RMDs to a Trust Beneficiary of an IRA
In the past couple of weeks, I have heard the wrong answer to the question of where required minimum distributions (RMDs) must go to a trust beneficiary from both an advisor and an IRA custodian.
The advisor was dealing with a special needs trust as the beneficiary of the IRA. He thought that since a trust was the beneficiary the only distribution option was a 5-year payout. The trust was one of the best written trusts I had seen. It met all of the requirements for a payout based on the age of the oldest of the trust’s beneficiaries.
An attorney was dealing with a trust that also met all the requirements for a payout based on the age of the oldest of the trust’s beneficiaries, but was being told by the IRA custodian that RMDs must be based on the remaining life expectancy of the IRA owner.
So, what are the rules? If a trust qualifies, RMDs can be made from an inherited IRA to the trust based on the age of the oldest applicable trust beneficiary. When a trust is not qualified, RMDs will be made 1) using the age of the deceased IRA owner when the owner dies after his required beginning date (RBD), 2) using the 5-year payout when the owner dies before his RBD. The RBD is April 1 of the year after the IRA owner reaches age 70 ½.
A trust qualifies if it meets the following four conditions:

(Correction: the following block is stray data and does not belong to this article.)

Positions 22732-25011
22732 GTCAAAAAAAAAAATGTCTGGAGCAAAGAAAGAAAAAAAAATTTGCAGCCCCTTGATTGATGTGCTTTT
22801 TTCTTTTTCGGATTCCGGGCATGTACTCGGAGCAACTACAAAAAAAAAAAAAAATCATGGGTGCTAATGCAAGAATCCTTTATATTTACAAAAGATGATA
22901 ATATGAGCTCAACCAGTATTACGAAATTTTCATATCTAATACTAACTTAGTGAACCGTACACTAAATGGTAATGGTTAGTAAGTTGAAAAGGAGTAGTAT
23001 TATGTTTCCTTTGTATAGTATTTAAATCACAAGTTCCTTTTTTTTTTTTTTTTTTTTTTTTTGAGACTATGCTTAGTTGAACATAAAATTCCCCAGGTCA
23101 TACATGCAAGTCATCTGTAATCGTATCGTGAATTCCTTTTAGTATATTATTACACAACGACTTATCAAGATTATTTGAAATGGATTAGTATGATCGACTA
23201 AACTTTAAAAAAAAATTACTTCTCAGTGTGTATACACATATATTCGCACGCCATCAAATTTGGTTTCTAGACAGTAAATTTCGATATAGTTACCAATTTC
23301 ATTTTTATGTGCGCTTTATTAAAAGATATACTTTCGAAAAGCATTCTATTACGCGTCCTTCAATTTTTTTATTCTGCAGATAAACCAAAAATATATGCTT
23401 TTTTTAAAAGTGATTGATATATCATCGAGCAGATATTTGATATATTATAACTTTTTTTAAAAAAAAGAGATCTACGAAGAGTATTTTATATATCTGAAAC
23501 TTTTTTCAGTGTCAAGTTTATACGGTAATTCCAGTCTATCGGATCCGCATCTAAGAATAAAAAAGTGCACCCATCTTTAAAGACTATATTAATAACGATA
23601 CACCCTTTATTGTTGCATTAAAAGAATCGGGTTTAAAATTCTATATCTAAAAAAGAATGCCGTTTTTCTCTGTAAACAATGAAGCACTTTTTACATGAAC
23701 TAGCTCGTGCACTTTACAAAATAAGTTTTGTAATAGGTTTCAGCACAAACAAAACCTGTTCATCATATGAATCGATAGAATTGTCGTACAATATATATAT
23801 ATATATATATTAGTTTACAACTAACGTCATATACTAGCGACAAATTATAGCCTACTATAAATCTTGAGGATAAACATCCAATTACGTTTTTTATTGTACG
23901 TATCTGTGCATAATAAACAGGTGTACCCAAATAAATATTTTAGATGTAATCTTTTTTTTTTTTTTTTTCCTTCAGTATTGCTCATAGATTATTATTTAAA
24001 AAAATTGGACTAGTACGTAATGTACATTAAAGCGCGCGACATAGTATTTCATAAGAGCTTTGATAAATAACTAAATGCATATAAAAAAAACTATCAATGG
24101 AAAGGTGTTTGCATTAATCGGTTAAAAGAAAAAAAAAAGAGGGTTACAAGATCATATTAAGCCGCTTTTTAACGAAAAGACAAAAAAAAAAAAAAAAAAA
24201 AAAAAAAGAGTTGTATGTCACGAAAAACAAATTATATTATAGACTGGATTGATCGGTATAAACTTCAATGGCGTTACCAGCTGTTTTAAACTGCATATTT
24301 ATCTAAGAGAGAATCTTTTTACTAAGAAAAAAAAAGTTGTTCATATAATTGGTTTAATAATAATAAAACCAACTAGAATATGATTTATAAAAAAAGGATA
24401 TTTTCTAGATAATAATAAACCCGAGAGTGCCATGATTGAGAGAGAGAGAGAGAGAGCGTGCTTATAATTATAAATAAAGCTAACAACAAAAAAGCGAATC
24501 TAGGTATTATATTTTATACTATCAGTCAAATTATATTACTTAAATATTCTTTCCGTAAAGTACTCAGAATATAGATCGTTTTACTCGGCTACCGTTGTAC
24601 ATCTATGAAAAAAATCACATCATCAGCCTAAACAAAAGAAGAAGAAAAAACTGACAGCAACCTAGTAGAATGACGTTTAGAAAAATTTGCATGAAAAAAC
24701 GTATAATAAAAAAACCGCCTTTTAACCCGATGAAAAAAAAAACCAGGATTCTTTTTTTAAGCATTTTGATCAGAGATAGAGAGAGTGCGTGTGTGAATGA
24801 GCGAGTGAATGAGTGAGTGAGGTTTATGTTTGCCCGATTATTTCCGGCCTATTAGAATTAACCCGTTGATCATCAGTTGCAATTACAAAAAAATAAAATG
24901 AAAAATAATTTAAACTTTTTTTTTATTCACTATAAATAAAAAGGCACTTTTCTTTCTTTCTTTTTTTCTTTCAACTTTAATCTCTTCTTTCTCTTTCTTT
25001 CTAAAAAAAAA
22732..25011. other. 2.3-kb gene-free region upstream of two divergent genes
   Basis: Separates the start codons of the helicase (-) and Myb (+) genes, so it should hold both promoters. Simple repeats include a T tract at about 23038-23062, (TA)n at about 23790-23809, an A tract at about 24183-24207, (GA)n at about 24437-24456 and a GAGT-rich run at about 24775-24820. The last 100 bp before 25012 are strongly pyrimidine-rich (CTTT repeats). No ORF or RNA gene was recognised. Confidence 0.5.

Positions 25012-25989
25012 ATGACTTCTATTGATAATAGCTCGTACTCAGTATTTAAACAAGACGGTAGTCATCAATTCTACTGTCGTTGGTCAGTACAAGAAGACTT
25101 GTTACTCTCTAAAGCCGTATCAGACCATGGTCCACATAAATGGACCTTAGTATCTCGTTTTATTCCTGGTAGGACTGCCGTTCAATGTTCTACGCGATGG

1. The trust is valid under state law.
2. The trust is irrevocable or becomes irrevocable at the death of the IRA owner.
3. Beneficiaries of the trust are identifiable.
4. Trust documentation is provided by the trustee of the trust to the IRA custodian by October 31st of the year following the death of the IRA owner.
The following steps must be taken in order to allow for stretch distributions to a qualifying trust beneficiary.
At the death of the IRA owner, a copy of the trust or a listing of the trust’s beneficiaries and their entitlements must be provided to the IRA custodian by October 31 of the year after the IRA owner’s death.
A properly titled inherited IRA must be set up for the trust beneficiary. An example of proper titling is “John Jones, deceased, IRA fbo John Jones Family Trust.”
The trust must obtain its own federal tax ID number if it does not already have one. This tax ID number will be used by the inherited IRA for all tax reporting to both the trust and the IRS.
RMDs then go from the inherited IRA to the trust each year. The trustee of the trust makes distributions to the trust’s beneficiaries.
The one thing that should never be done is to move all the IRA assets to the trust. Any distribution from the IRA to the trust is a taxable event to the trust. A trust can never own an IRA since it is not an individual. It can be the beneficiary of the trust, but not the owner.